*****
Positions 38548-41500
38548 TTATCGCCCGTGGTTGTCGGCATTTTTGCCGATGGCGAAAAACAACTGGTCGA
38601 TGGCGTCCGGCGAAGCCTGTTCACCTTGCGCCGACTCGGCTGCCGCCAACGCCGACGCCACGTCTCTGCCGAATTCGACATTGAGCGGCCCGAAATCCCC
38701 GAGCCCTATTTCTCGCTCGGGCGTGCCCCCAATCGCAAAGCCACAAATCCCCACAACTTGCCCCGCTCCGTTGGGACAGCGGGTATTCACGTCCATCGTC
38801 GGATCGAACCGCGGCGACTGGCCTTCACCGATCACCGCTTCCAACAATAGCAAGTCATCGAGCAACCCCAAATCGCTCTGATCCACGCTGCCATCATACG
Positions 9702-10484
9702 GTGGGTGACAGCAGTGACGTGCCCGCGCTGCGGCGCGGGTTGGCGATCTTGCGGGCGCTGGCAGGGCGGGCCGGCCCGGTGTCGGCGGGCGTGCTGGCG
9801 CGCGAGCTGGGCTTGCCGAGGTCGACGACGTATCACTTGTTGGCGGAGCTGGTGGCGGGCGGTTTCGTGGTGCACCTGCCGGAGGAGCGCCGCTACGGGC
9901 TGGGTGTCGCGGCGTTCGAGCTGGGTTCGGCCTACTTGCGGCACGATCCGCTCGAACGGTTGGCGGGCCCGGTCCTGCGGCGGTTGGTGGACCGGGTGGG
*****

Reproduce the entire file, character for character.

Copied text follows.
Positions 38548-41500
38548 TTATCGCCCGTGGTTGTCGGCATTTTTGCCGATGGCGAAAAACAACTGGTCGA
38601 TGGCGTCCGGCGAAGCCTGTTCACCTTGCGCCGACTCGGCTGCCGCCAACGCCGACGCCACGTCTCTGCCGAATTCGACATTGAGCGGCCCGAAATCCCC
38701 GAGCCCTATTTCTCGCTCGGGCGTGCCCCCAATCGCAAAGCCACAAATCCCCACAACTTGCCCCGCTCCGTTGGGACAGCGGGTATTCACGTCCATCGTC
38801 GGATCGAACCGCGGCGACTGGCCTTCACCGATCACCGCTTCCAACAATAGCAAGTCATCGAGCAACCCCAAATCGCTCTGATCCACGCTGCCATCATACG
Positions 9702-10484
9702 GTGGGTGACAGCAGTGACGTGCCCGCGCTGCGGCGCGGGTTGGCGATCTTGCGGGCGCTGGCAGGGCGGGCCGGCCCGGTGTCGGCGGGCGTGCTGGCG
9801 CGCGAGCTGGGCTTGCCGAGGTCGACGACGTATCACTTGTTGGCGGAGCTGGTGGCGGGCGGTTTCGTGGTGCACCTGCCGGAGGAGCGCCGCTACGGGC
9901 TGGGTGTCGCGGCGTTCGAGCTGGGTTCGGCCTACTTGCGGCACGATCCGCTCGAACGGTTGGCGGGCCCGGTCCTGCGGCGGTTGGTGGACCGGGTGGG